42. A system comprising:
an input interface port to receive a packet;
at least one output interface port to transmit the packet; and
an output interface determiner to identify an output interface port number to which to transfer the packet, the output interface determiner comprising:
a storage device to store entries in storage locations, and
an output interface provider to retrieve simultaneously multiple entries associated with a destination address of the packet and to determine the output interface port number associated with the destination address,
wherein entries are derived from routing information and the output interface provider is to determine location of the entries based on the following relationship: Root+(1+a first portion of the destination address)*BlockSize+a second portion of the destination address, wherein the Root is to comprise a storage location of a first storage location of a first block, and the BlockSize is to comprise an amount of storage locations allocated to entries in a first group of the entries.
43. The system of claim 42, wherein the output interface provider further comprises:
a storage location determiner to determine storage locations of entries associated with the destination address, and
an output interface determiner to determine the output interface port number using at least one of the retrieved entries.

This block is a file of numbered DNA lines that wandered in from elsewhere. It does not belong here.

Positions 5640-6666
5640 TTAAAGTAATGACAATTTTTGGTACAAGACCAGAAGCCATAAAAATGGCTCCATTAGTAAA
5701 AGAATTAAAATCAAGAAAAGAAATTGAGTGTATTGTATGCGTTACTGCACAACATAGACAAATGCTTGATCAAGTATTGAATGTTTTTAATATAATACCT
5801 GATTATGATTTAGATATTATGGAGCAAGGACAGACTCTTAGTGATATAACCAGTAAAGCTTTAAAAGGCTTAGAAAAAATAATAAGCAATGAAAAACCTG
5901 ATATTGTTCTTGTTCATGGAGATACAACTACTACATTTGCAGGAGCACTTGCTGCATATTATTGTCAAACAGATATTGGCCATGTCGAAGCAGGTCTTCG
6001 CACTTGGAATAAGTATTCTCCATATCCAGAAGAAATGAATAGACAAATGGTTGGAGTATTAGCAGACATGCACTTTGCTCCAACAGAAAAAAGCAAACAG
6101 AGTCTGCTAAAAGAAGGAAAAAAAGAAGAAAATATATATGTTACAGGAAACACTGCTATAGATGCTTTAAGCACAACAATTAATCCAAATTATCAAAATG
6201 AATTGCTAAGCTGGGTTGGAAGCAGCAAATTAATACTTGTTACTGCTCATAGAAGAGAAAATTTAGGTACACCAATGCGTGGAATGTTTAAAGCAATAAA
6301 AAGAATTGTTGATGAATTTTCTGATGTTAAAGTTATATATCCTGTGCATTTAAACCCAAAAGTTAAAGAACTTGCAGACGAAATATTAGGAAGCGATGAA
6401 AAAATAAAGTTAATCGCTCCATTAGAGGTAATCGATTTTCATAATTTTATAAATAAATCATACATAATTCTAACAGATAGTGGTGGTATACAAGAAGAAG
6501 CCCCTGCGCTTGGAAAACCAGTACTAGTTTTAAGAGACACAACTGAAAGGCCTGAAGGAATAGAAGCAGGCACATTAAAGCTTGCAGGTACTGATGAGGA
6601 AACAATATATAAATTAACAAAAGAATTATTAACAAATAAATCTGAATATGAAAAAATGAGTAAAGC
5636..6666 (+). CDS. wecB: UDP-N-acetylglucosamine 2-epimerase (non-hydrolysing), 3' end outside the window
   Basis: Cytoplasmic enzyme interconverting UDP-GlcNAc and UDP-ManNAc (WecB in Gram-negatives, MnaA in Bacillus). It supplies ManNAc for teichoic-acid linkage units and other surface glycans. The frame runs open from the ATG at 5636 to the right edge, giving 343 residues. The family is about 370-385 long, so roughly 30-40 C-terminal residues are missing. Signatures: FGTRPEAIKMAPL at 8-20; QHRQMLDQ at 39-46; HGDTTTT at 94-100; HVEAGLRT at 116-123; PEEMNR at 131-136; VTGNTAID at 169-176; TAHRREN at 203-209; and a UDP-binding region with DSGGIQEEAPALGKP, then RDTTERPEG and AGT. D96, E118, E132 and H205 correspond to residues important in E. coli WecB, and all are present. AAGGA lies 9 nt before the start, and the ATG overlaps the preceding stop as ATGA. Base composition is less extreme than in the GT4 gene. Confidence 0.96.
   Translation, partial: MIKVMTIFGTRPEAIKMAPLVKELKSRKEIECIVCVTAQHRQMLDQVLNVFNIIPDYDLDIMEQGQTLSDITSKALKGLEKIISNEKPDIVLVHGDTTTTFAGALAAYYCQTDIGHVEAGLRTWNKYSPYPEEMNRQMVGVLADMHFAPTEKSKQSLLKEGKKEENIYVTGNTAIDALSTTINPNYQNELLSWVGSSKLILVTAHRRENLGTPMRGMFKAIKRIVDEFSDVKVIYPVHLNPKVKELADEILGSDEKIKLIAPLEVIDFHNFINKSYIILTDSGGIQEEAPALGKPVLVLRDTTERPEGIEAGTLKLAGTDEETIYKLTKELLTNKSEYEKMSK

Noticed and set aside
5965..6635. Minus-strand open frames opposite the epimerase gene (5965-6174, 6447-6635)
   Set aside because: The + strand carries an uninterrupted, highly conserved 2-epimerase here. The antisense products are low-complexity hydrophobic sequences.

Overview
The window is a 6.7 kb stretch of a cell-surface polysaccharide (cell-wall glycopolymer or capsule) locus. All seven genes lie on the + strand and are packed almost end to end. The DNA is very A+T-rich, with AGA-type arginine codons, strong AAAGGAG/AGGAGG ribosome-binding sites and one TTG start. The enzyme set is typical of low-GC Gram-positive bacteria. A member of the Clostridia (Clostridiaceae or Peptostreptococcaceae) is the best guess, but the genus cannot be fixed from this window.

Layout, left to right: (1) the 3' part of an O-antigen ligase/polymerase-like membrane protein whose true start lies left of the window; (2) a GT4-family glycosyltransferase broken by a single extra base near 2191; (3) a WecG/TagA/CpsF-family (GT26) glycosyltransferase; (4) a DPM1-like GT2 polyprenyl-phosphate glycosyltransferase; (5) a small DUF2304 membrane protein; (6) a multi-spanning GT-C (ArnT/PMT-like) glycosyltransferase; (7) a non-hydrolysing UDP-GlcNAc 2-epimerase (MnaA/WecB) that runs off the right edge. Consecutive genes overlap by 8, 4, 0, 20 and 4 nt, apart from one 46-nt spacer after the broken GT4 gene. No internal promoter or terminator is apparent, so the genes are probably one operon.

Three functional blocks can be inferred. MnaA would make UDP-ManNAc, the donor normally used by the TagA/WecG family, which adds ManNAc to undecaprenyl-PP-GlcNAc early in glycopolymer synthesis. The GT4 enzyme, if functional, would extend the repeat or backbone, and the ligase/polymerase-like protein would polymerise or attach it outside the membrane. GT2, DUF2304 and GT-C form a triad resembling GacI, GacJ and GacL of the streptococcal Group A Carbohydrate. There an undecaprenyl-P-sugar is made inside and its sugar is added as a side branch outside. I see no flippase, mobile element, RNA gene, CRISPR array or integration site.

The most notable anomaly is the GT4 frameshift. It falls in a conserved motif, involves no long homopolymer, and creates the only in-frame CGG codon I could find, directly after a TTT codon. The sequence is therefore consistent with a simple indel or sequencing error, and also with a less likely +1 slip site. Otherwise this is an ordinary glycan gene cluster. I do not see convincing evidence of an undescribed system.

44. The system of claim 42, wherein the packets are encoded in compliance with IEEE 802.3.
45. The system of claim 42, wherein the packets are encoded in compliance with SONET.
46. The system of claim 42, wherein the packets are encoded in compliance with SDH.
47. The system of claim 42, wherein the output interface port number comprises a media access control (MAC) address.
48. The system of claim 42, further comprising a switch fabric, wherein:
the switch fabric is to receive the packet and the output interface port number and to transfer the packet to an output interface port associated with the output interface port number.
Description
FIELD

The subject matter disclosed herein generally relates to memory systems and more particularly to techniques to store and retrieve content.

RELATED ART

In a network of interconnected computers, routing devices receive packets at one of a set of input interfaces and forward packets to one of a set of output interface ports. The routing device typically determines an output interface port for an incoming packet as quickly as possible. Each packet typically includes a header that includes information used for routing the packet to an output interface port and for forwarding the packet to a destination device. Header information used for routing may include a destination address, a protocol identifier, packet length, and a priority for the packet.

The routing device may use the packet's destination address to search a routing table for the appropriate routing information. Routing information may refer to any information used for forwarding packets through the routing device, such information may include a port number, an interface number, channel identifiers, queue identifiers and so forth. One method to implement a routing table is to use Trie blocks. A Trie block may refer to a node of a particular data structure, such as a tree structure.